Pay Inequality: What to do?
Bank bonuses can now be a maximum of 100% of annual pay, or 200% if shareholders agree. The Chancellor of the Exchequer’s attempt to have this European Union regulation set aside has just failed. There is now an attempt to simply increase annual salaries of directors, with “allowances”. These “allowances” are paid in addition to basic salary and bonuses. The European Union has just ruled that these “allowances” are in breach of the bonus size regulation. This is no surprise!
The simplest way to get around these regulations would be to increase basic salaries. But this would make pay “packages” simpler to understand, as there would be no bonuses and no “allowances”. Further, the distance between the lowest paid bank workers and the highest paid directors would become more transparent. All this might increase popular and political objections to the exorbitant pay levels of those at the top of the banking industry.
In 1997 chief executives in the FTSE 100 were paid 47 times their average employee. In 2012 this rose to 133 times the average employee. Given the average wage is now around £25,000.00; this produces a figure of over £3.3 million per annum for the chief executives. How can this distance of 133 from the top pay to the bottom be reduced?
Some relationship between pay increases at the top, and those at the bottom, needs to be introduced. This could take many possible forms. Say a figure of 5% was an annual increase at the top; then a similar 5% should be added to the bottom. This might stabilise the 133 relationship between the top and the bottom. Pay increases at the bottom of 5% would, however, be well above inflation and very welcome. But the distance from top to bottom would not change very much.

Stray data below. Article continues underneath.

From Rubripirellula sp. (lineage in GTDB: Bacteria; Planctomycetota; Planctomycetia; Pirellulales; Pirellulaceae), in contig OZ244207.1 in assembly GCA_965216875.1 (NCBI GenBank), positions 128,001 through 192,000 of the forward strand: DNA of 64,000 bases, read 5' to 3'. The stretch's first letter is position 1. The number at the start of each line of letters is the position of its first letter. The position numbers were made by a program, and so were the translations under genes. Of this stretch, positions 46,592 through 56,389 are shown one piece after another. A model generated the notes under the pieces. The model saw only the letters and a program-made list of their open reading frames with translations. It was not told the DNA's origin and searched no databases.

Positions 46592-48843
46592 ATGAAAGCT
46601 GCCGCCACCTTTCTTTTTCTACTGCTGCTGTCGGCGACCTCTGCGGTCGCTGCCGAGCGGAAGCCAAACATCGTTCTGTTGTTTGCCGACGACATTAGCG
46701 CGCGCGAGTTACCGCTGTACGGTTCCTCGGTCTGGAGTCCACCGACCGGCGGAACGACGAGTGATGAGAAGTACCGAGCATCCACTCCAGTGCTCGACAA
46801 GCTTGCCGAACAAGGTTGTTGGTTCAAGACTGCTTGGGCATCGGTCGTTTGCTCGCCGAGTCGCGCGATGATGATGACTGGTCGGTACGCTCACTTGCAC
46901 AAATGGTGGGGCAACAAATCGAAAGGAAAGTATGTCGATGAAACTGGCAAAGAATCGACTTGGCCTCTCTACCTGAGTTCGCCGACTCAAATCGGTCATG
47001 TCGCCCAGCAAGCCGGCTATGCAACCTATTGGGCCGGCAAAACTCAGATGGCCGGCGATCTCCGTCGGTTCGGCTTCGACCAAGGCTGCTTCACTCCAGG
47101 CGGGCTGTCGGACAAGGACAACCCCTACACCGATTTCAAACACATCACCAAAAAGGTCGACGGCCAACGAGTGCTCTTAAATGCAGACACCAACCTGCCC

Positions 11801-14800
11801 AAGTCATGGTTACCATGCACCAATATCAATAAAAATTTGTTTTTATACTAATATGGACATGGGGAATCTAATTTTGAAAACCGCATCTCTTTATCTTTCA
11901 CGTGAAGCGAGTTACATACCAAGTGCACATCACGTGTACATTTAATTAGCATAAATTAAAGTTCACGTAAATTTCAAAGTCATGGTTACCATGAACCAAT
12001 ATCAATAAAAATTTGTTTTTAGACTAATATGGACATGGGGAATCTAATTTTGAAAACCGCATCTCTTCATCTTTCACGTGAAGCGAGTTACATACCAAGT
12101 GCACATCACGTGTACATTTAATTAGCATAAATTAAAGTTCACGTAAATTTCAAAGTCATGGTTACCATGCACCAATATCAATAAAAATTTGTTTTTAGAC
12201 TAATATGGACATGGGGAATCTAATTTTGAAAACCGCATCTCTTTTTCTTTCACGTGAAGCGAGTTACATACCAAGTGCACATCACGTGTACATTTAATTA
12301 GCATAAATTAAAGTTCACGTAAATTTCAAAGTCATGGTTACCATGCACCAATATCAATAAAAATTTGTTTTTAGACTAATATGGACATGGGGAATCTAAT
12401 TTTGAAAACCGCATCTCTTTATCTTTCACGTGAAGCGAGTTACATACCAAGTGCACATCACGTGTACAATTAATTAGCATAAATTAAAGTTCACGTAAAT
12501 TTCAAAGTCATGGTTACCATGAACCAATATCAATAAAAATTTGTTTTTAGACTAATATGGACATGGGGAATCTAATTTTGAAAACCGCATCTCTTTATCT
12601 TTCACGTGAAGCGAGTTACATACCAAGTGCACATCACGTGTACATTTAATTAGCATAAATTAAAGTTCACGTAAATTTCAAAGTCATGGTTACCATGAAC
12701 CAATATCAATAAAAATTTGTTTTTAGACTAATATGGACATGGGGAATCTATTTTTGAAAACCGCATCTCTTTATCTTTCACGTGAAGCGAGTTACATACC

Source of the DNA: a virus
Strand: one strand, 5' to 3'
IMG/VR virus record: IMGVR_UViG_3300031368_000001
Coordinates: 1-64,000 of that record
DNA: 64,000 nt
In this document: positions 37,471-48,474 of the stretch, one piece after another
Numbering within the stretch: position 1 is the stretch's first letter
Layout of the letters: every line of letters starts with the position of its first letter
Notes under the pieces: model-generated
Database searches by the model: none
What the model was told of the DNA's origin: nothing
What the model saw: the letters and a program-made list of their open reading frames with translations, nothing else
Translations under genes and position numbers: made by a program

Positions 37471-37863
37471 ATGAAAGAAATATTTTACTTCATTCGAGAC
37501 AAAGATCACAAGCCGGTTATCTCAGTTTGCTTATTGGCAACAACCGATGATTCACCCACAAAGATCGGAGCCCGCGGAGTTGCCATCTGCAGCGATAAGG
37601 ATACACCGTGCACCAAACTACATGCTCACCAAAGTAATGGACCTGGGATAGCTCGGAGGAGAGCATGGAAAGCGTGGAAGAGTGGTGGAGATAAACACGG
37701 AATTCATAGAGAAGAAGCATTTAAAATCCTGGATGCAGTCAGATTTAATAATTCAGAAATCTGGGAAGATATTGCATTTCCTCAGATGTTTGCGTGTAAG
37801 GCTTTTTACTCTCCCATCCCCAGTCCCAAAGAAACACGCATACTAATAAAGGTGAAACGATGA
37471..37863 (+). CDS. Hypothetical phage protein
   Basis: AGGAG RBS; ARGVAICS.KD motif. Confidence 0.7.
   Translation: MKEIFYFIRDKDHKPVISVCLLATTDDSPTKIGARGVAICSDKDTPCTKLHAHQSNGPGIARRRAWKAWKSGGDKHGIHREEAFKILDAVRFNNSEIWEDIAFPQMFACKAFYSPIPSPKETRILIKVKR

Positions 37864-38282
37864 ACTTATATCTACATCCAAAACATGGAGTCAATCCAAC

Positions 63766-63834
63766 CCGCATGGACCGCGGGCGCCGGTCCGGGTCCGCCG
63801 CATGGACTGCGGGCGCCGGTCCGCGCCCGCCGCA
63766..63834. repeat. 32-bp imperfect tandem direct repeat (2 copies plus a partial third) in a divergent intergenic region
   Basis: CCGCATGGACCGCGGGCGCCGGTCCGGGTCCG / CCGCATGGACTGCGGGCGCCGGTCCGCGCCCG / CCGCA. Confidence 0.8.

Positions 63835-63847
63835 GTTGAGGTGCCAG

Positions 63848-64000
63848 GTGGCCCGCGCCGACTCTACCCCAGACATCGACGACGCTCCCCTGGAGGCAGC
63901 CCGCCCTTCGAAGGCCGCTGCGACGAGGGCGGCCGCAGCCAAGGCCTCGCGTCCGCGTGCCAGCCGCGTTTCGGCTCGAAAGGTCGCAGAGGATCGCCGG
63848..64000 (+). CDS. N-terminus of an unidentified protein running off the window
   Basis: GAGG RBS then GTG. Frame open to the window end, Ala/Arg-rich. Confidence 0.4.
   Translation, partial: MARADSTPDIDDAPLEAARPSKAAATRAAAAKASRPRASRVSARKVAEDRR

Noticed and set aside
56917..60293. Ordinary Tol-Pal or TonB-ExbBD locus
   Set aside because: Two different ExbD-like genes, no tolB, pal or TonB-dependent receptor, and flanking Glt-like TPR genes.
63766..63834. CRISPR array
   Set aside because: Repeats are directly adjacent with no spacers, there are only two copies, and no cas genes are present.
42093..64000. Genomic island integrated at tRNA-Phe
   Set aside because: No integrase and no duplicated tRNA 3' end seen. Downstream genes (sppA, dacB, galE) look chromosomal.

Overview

A more effective possibility would be where companies award directors a bonus of 200% of basic salary, with shareholders support, then those at the bottom should get double their previous increase. If the previous increase was say 5% , then it would rise to 10% of basic pay. The previous stable relationship of 133 to1would now be lost. This might create a fear of inflation as well. But there might be an increase in the perception of this system as more fair.
More radical options include pay freezes. Pay freezes for all; or pay freezes only at the top, to allow the 133 to 1 relation to progressively fall over time. Or where bonuses of some sort still exist, replace percentage rises with sums of money. These sums could be defined variously as related to length of service; to between 3 and 6 months pay; to one’s position in a company hierarchy; to be being set by a remuneration committee for all employees, with union representation on all such committees.
None of the above schemes radically reduces the figure of 133. Indeed, 133 could rise. Further, none have any chance of implementation without popular support, and political will. A final objection is that those on low pay and zero hour contracts would become even more attractive to companies.
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